I’ve been working on this list that would eventually become a post for a long time. I have a lot of items I’ve found useful and others I found to be a waste.* I’ve found common items that aren’t even baby items to use that cost half the price of what’s advertised specifically for baby. It’s amazing the amount of items we are inundated with on a daily basis, all claiming to be NEEDED for a new baby. It’s not true. Take this all in stride and think about what you actually need before you purchase it. There’s been a lot of wasted money in my household and a lot of  grateful advice along the way.

  1. Once Mila began drinking bottles, I purchased a small plastic basket that I keep near the kitchen sink. You can find this in the storage, laundry, or kitchen section of just about any store and it costs about $3. I use this to toss in all the pieces of Mila’s bottles, her pacifiers, bowls, spoons, etc. that need to be washed. Everything gets rinsed before going into the basket and this has been the best at keeping everything together and away from slipping down the drain.

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  2. I received flannel blankets at my baby shower that I used as receiving blankets, swaddles, blankets for Mila when she was real little. When she outgrew this, (really even before because I had so many), I cut them in half with a pair of pinking shears, and used them as burp clothes. I was shocked at how much stores charge for burp cloths and most of them don’t absorb real well. I found that the thin flannel of these blankets worked great for cleaning up spills and spit-up, too.
  3. I learned quickly that different style bibs were important for different things. When your baby drools like crazy, you either change her clothes three times a day or you purchase a cloth bib with a plastic back. This way, the drool doesn’t seep through the bib and soak your baby’s clothes, too. When Mila began eating more foods and feeding herself, her bibs would become stained. Make sure you have a stash of (cheap) bibs that you don’t mind having ruined or tossed in the trash.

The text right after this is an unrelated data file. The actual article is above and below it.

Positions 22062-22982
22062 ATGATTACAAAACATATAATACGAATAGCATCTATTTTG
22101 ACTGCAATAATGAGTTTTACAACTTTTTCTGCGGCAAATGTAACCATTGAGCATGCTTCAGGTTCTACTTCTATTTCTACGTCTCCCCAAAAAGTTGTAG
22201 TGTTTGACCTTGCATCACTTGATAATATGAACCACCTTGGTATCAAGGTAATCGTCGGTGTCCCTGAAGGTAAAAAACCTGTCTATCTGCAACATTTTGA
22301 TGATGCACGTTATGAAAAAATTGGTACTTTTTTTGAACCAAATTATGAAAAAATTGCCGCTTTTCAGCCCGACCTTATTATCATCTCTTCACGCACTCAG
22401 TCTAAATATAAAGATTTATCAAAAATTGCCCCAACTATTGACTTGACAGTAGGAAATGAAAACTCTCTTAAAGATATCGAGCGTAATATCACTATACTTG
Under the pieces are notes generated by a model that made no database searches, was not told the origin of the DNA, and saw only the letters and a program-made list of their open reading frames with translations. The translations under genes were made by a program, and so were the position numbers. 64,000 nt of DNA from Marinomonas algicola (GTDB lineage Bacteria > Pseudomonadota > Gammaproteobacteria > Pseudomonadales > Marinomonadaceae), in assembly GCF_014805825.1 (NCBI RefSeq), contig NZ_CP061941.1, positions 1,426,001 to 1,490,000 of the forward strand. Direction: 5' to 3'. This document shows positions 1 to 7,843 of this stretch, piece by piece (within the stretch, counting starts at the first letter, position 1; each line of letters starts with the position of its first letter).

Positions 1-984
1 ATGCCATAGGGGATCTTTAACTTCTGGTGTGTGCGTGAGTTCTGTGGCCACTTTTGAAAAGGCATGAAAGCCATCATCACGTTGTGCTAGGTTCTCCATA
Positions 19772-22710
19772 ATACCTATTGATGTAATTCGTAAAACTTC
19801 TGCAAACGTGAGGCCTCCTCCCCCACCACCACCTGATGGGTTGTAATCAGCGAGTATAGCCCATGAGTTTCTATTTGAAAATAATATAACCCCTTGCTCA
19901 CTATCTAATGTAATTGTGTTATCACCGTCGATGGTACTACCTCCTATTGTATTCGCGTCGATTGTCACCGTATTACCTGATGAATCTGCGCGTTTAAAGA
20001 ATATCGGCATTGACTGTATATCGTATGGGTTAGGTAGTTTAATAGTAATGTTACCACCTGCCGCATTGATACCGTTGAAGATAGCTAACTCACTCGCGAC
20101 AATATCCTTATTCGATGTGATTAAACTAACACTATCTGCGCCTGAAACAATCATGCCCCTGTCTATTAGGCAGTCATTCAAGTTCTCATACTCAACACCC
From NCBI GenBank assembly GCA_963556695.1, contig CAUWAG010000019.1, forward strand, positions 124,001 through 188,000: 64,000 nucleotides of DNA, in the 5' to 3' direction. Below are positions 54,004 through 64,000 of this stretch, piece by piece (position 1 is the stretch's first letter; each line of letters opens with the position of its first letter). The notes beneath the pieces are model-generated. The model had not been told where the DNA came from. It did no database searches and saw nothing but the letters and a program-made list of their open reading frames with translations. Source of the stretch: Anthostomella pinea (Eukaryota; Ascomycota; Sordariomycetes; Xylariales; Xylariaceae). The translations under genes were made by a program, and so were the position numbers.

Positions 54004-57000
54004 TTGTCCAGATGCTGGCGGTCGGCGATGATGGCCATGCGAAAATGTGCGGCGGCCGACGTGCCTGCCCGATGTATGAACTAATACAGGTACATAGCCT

4. Aquaphor  has become a staple at Mila’s changing table. We’ve used this to heal baby acne, random bumps and rashes, scraps and small cuts, (after they’ve been cleaned, of course). It really is a miracle ointment. Even today we use this to help heal her mosquito bites.

    #6
    April 27, 2012: 9 months, 13 days

  5. Desitin is another ointment we keep handy and not for diaper rash. When Mila was first teething she drooled so much (“[more than] the kitchen sink”, as once pointed out) that she developed a rash under her chin and on her neck. She was so little she really didn’t have a neck, which meant that the skin in that area couldn’t air out and a rash developed. A small amount of Desitin rubbed on her neck took the rash right away. I’m sure this isn’t strictly a Desitin thing and that other diaper rash ointments could be used, it’s just what we had available.
  6. Mesh fruit/veggie bag: This worked great for bananas especially, when I wanted to keep the mess to a minimum and not worry about Mila choking on large pieces of food.

 

*I’ve posted about other items, too.

An Adult Fix

So I got these hooks called Strap Perfect that pull your straps together for when you wear certain style shirts, (it’s an as seen on tv item). They’re real handy and come to find out they work great for Mila, too!

A few months ago, I put Mila in a size 18-month shirt and pants just to find out that the pants fit fine but the shirt is a little big. The straps fell down and the front drooped so low it was on the verge of inappropriate (if babies can be inappropriate).

So I grabbed my little hook and stuck it on the back of her shirt.

Voila! It doesn’t bother her, it doesn’t fall off and it doesn’t restrict her movement. Problem solved.

August 26, 2012.
13 months, 12 days.